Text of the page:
What are the expected outcomes?
Make sure you step through each onboarding task clearly. Never assume that something is so obvious that everyone should just know how to do it—start from the very beginning.
Your change champion can run this part of the session if they are confident enough with the system and have been involved from the beginning.
Make it clear to everyone that they will need to complete the tasks in their own onboarding checklist.
By the end of this session everyone should be ready to get going.
#4 Empower everyone to share their progress
When learning anything new, it's important that the team has somewhere to discuss their progress, share issues they face and ask questions. Consider created a dedicated Slack channel, where you can collaborate.
Or, if you'd prefer to keep things in Karbon, you can ask your team to post notes on the Work timeline if they have any questions, feedback or comments.
Ideally, everyone should also post an update twice a week, answering the following:
What did they learn?
What did they struggle with?
What is one helpful tip to share with the team?
This way, everyone will be able to see and learn from each other's updates.
You can also use this as an opportunity to communicate to the broader team about any relevant webinars to attend (such as training session).
#5 Give extra attention to those who need it
It's inevitable that your staff will progress and learn at different speeds, so it's important to provide extra assistance to those who need it.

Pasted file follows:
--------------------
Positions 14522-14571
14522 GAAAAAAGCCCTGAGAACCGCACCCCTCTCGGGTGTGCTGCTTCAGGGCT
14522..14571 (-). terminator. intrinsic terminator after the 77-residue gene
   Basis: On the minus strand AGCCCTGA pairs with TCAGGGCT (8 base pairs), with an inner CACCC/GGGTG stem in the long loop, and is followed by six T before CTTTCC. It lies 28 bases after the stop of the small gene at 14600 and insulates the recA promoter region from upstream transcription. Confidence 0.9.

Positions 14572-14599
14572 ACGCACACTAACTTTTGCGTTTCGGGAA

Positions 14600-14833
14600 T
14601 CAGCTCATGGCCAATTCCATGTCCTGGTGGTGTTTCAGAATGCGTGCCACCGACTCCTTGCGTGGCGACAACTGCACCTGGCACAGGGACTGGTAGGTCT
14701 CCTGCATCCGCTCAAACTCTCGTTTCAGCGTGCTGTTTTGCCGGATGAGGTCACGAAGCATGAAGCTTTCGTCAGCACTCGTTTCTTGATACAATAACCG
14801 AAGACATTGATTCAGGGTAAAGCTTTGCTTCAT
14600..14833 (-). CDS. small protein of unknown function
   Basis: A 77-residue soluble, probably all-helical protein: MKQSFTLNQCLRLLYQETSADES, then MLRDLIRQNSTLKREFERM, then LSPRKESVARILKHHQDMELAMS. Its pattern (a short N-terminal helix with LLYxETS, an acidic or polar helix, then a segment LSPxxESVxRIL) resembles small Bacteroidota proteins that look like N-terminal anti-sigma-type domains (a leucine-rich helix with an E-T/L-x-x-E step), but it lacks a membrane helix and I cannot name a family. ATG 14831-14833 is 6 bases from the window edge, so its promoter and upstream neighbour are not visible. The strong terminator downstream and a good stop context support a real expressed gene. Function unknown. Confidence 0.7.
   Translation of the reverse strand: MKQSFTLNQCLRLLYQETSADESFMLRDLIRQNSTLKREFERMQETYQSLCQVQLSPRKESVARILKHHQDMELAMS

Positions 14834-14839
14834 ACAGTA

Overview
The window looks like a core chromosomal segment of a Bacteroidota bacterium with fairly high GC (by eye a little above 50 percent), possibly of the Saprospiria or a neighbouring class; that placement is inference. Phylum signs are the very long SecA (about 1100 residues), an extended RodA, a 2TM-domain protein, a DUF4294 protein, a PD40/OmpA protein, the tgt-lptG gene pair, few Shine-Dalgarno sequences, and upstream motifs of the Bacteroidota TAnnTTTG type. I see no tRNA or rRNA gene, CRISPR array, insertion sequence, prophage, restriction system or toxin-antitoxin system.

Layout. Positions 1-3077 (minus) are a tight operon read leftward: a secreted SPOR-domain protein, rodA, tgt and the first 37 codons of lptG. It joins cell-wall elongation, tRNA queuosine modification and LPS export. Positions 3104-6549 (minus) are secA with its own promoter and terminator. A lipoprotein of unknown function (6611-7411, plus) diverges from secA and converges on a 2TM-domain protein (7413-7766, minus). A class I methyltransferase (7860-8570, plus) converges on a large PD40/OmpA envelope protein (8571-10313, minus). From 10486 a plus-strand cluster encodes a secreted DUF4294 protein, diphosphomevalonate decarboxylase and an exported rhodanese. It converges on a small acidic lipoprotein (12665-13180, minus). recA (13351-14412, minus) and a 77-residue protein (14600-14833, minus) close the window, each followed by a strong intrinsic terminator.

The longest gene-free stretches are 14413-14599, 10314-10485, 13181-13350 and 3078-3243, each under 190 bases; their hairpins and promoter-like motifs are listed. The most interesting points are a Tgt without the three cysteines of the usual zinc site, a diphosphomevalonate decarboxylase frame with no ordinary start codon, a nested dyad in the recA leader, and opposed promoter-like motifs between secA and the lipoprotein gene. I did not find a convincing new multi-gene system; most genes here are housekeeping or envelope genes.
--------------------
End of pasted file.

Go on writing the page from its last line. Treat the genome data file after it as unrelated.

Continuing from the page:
As a manager, you can quickly see how the team is progressing by looking at their individual checklists. If anyone is struggling, why not ask a staff member who is further forward to help them out with a one-on-one training session? Take it one step further and use this as the first step in a staff mentoring program.
You can also keep an eye on the timeline to see if the same questions or issues are consistently raised. If they are, look to organize a group training session covering these so that everyone benefits from the assistance.
#6 Note what worked and what can be improved next time
Improvement requires constant evaluation and refinement. After the process is completed, make sure you ask yourself and your team what could have been done better.
Write this as a note in the piece of work in Karbon, even after you mark it as complete. At any time down the track, you will be able to look back on this to guide you when introducing your next system.
Plan out your journey
The ultimate outcome a new system brings to your accounting firm is a positive one, but the road to get there is often rocky. You must map out a route for the team.
For those using Karbon, it's quick and easy to set up an onboarding process for any new system. Everyone has the information they need, whenever they need it, and communication and collaboration between them all is simple. As a manager, you can sit back and observe.
And if you're not yet using Karbon, you can leverage free templates from the Karbon Template Library and use with other tools or as .XLS spreadsheets.